Robert Bean, www.healthyheating.com, recently wrote about the claim that equipment conserving energy is promoted by saying it saves energy: "Since we can't create energy nor can we destroy it (are you sitting down?) — we can't save it. That's right — despite the message by just about every non-scientist about how to 'save energy' — energy cannot be saved."
If Robert was wrong, we'd have energy savings accounts in banks where we could withdraw as needed to supplement our heating and cooling energy-use!
Here's another thought: If we can't literally save energy, can we stake a claim that energy conserving equipment saves money?
OK then, what can we, as contractors, say that's factually correct and grabs our customers' attention while conveying the message that our higher-efficiency mechanical systems are in their best interest for "saving" energy and money? I went digging for gold and found it — read on.
Consumers became keenly aware of saving money and energy over the past few years when fat tax credits made selling high-efficiency equipment a virtual no-brainer. The upgrade was actually cheaper after they received the tax credit! Visit www.dsireusa.org for tax credits, incentives, and utility rebate information. With the consumer awareness focused more on the now-expired tax credit than the energy conservation, we now need something short, sweet, and to the point that is as good as, or better than, the deceased tax credit. I found something that works.
Energy prices are rising rapidly. That's creating a hardship for consumers and they're more receptive to the idea of saving energy and money. The problem is, they aren't stupid and while we're standing in front of them telling them their new furnace, boilers, water heater, etc., will save them energy and money, they know that's not really an accurate statement. They know it will reduce their energy bill, but it will be up to them to somehow figure out what their new payroll-deduction should be every week and religiously set that aside in order to save money. That's not gonna happen. Which means what? Your credibility is somewhat lower, the sale just got tougher to close, and no one in the room really knows why because the thought process was an underlying subtle current, flowing through your customers' minds.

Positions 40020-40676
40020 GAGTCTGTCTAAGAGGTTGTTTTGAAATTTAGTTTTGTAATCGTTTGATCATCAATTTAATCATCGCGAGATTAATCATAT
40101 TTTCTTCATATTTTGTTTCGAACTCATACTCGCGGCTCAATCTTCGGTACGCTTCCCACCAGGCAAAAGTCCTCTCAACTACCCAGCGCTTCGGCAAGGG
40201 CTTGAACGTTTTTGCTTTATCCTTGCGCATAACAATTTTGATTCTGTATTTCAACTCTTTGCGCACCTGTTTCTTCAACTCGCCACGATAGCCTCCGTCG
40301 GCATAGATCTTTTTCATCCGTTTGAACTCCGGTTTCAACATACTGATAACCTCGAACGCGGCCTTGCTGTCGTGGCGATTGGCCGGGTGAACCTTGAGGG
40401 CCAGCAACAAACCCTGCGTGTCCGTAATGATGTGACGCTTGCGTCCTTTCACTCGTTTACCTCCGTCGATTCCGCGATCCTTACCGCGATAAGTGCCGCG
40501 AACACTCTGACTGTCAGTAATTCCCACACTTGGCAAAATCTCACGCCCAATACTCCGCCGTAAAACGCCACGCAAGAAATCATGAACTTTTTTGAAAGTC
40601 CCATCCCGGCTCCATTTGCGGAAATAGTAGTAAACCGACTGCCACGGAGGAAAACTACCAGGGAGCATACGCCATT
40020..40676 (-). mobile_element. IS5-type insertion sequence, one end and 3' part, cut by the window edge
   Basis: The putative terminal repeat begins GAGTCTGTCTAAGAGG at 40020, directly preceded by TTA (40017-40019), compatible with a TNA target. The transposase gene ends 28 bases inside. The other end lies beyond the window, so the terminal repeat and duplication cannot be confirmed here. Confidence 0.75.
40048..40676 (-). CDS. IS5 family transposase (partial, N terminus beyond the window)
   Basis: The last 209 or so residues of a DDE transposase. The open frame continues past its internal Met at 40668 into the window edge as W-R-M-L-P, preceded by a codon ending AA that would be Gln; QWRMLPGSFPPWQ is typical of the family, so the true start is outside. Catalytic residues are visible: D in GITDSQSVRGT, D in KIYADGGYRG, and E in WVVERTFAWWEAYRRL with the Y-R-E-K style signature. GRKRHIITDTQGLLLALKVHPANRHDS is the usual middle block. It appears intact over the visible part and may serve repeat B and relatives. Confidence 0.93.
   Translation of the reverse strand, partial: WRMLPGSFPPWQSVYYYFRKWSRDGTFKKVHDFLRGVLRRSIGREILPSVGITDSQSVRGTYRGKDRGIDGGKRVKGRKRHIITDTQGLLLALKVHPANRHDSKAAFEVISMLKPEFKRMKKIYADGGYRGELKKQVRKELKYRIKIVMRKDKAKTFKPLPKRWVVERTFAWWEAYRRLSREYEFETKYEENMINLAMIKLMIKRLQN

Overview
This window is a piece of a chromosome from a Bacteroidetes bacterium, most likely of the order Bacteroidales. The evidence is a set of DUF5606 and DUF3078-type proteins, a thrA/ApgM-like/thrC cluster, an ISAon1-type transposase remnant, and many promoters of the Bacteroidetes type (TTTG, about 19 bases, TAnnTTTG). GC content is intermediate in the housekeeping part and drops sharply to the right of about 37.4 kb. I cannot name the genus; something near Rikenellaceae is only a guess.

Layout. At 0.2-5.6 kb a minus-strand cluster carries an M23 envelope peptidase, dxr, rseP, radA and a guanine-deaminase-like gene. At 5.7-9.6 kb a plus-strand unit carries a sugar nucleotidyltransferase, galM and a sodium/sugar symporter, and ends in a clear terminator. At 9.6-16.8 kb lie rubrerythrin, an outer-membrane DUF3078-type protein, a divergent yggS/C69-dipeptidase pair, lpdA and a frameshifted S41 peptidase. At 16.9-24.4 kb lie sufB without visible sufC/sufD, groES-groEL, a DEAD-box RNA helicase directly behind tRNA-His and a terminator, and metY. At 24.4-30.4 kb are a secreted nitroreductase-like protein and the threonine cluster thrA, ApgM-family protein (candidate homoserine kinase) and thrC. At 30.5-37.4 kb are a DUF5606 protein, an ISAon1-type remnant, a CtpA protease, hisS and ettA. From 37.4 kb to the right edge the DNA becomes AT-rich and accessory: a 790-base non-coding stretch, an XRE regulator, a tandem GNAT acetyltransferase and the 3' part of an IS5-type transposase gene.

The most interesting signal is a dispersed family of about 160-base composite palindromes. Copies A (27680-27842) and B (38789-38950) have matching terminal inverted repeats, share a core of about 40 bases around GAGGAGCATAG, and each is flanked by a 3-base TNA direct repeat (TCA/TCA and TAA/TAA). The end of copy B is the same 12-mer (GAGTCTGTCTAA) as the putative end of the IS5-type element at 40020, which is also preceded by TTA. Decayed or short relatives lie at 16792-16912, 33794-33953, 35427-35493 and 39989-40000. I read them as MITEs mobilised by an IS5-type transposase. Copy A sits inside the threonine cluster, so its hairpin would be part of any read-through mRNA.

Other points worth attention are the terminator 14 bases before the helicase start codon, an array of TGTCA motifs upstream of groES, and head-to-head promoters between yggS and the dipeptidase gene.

Do you want to sell high-efficiency equipment like hot cakes at a pancake jamboree? If so, then you're an energy conservationist and you need to stand out from the crowd during your sales pitch. There is a real value to what it is you are offering and the term Energy Conservation Value (ECV) fits it like a glove.
ECV in simplest terms is the amount of energy conserved at today's current charge-rate from the utilities when compared to either their existing appliance or, better yet, between the new appliances. Chances are your competition will be offering lower-efficiency equipment that carries a lower price tag. Why not offer both or, better yet, good, better or best options. Your competition can be left in the dust if you take your sales presentation past the here's-my-price-only and you should hire us because we're the best.
If the customers are contemplating a new appliance, they want to know why spending $2,500 more for the high-efficiency boiler makes good cents. If all you're doing is showing them the installed costs and stated/rated efficiencies, there's no real sizzle. There's a lot they can do with that $2,500 and let's face the ugly truth — boilers (or any other HVAC appliance) don't have much sex appeal. ECV does, and it dovetails nicely with ROI.
Break out of the commodity mold. If all you're doing is dropping the price-bomb with customers, you will be nothing more than a price-driven commodity in their eyes. If you’re not the cheapest bidder, chances are you aren't getting that sale. Use ECV and ROI and you can walk away with the contract and be the highest bidder, but only if the customers understand your installation and products offer the best ECV and ROI.
For the boiler comparison (82% chimney-vented atmospheric vs. 95% modcon) I used recently, the first year's ECV was $1,000.
Show me the money honey! For the closer to seal the deal, pick a time span you feel comfortable using in years. If you believe the product can last 20 years with the maintenance contract you will be promoting, then go with that and add 5% per year to the ECV because fuel costs will rise. The 'accumulated ECV' column on my spread sheet illustrates that simple payback (without actually using that dreaded sales-killing term) occurs in the third year, but also rivets their attention on the accumulated ECV total of $28,132.38 they get to keep instead of giving that to the utility companies.
Take off the up-front cost blinders. Not only does that dreaded up-front increase in the installation cost of $2,500 suddenly look tiny, the total installed cost sticker-shock-blinders go away and now everyone in the room can see the value you present. Now is the moment to ask them to sign your contract.
Dave Yates owns F.W. Behler, a contracting company in York, Pa. He can be reached by phone at 717/843-4920 or by e-mail at: [email protected].
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